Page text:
A Deleuzian analysis of reproductive justice politics
Underwood, Stanley Edgar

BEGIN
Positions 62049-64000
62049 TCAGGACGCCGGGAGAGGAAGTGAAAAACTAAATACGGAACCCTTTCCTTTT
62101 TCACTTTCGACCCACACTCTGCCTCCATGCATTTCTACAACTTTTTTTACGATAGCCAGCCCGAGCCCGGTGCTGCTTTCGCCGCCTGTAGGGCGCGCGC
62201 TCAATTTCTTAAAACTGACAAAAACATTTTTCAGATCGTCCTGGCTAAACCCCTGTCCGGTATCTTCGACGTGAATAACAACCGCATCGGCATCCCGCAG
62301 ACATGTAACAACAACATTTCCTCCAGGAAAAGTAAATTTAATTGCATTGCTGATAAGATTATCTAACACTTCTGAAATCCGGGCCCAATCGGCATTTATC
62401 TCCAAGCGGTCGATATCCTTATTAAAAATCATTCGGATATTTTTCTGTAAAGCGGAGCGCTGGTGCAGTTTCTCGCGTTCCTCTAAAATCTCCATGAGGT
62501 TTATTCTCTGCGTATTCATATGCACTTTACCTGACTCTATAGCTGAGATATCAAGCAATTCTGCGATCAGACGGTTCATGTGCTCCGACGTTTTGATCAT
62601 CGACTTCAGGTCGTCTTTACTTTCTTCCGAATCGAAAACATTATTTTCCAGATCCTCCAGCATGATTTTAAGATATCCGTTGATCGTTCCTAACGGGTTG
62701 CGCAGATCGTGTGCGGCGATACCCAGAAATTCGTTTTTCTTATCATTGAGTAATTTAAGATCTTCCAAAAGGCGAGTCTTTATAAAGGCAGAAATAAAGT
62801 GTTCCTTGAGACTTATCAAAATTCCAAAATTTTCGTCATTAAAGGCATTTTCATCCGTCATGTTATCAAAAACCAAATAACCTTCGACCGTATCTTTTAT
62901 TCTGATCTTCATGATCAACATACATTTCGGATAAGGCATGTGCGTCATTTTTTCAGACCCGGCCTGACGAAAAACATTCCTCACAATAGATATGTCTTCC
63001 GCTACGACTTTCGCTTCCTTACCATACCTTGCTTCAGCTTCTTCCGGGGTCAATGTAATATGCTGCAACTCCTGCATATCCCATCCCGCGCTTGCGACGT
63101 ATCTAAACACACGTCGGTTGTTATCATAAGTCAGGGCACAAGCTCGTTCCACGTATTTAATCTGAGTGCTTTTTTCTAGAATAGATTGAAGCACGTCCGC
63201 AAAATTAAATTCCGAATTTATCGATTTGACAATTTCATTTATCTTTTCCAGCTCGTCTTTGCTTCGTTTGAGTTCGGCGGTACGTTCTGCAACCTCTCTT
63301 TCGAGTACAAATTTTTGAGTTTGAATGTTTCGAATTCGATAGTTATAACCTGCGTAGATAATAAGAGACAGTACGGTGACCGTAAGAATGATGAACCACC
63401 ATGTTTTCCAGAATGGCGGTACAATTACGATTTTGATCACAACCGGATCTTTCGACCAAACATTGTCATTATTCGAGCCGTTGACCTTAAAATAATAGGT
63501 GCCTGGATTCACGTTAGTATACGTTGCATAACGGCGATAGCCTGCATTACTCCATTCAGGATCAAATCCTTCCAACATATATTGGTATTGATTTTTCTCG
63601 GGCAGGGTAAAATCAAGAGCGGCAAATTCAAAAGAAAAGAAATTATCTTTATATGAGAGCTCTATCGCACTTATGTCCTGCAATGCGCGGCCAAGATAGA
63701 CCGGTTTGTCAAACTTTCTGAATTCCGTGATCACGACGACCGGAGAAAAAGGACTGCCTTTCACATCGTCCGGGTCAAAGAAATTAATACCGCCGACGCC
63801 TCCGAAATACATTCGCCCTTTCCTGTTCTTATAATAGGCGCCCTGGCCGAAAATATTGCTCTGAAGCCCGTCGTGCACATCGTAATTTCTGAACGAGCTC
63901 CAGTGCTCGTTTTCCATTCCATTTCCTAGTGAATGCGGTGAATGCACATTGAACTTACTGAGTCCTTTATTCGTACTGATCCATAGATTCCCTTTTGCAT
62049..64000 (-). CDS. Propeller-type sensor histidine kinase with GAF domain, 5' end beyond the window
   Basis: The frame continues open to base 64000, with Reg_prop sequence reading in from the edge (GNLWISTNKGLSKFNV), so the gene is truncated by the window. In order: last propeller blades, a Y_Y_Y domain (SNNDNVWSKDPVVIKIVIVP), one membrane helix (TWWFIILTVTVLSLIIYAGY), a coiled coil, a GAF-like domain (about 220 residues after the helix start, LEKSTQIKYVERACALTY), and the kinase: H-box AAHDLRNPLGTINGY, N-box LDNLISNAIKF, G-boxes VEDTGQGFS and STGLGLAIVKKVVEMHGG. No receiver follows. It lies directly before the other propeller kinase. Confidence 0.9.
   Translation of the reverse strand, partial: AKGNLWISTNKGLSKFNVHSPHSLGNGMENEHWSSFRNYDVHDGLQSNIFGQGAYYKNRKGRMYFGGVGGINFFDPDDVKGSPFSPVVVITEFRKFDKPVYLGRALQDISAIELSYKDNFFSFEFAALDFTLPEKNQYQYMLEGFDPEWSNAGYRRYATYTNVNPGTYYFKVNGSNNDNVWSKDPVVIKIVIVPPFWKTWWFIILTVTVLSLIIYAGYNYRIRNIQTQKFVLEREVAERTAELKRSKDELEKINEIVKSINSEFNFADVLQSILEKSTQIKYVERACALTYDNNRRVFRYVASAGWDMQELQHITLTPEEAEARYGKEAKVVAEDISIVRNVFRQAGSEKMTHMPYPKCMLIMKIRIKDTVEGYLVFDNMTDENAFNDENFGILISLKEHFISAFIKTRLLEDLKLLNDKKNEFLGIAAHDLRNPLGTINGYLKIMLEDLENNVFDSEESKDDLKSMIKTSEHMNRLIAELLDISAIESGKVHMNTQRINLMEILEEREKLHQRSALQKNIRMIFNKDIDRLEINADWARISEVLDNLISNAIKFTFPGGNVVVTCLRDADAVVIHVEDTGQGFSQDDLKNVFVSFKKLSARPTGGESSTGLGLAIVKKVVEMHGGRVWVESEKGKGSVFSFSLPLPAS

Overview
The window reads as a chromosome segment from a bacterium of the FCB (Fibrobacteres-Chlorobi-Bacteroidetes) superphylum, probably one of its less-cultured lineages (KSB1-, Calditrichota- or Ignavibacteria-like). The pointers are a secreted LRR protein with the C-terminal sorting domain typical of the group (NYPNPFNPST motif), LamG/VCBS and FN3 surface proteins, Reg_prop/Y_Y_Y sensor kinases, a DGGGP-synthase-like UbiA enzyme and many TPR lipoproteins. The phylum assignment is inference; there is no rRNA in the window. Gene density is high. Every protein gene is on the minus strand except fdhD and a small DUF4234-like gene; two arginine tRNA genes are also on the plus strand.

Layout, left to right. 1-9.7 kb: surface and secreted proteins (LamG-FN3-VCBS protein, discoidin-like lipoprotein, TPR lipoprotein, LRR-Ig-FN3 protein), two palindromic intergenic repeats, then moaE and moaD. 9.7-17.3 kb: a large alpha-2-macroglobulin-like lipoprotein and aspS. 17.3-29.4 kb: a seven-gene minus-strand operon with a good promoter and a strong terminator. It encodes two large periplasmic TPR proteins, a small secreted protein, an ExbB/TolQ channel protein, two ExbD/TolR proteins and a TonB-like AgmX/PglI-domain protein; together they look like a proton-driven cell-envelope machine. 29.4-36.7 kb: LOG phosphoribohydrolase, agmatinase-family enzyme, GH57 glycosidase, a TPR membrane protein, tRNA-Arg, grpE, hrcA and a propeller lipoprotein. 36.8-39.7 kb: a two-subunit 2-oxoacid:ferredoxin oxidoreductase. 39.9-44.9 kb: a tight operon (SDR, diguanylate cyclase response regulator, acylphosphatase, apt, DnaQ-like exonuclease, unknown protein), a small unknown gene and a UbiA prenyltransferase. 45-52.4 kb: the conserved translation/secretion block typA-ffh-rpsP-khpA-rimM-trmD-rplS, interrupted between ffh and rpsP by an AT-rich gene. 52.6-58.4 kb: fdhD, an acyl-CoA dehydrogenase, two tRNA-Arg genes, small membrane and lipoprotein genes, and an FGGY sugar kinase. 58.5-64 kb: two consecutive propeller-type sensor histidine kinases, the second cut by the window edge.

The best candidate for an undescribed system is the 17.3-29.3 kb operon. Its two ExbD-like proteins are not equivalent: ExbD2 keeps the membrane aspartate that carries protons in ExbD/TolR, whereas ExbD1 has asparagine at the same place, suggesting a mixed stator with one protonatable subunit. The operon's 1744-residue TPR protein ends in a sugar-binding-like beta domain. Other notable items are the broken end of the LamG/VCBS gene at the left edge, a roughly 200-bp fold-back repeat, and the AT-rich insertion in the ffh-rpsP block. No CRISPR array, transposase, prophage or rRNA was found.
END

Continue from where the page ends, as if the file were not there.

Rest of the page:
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This thesis examines and critiques the prevalence of identity politics discourses in the reproductive justice movement. It is argued that identity politics reproduce logics of essentialism and social power that suppress difference in the interest of social control. The thesis then turns to a consideration the potential value of a Deleuzian ontological theory of the formation of political groups outside regimes of representation. These groups are held together by affects emerging from shared experience, as opposed to a common representation. In addition to arguing for the utility of this political paradigm on conceptual grounds, the thesis also contains descriptions and analyses of empirical evidence for the existence of affect-based social collectivities. It is argued that these collectivities, called “subjectless groups” constitute radical forms of being-in-common with profound significance for our understanding of political activity.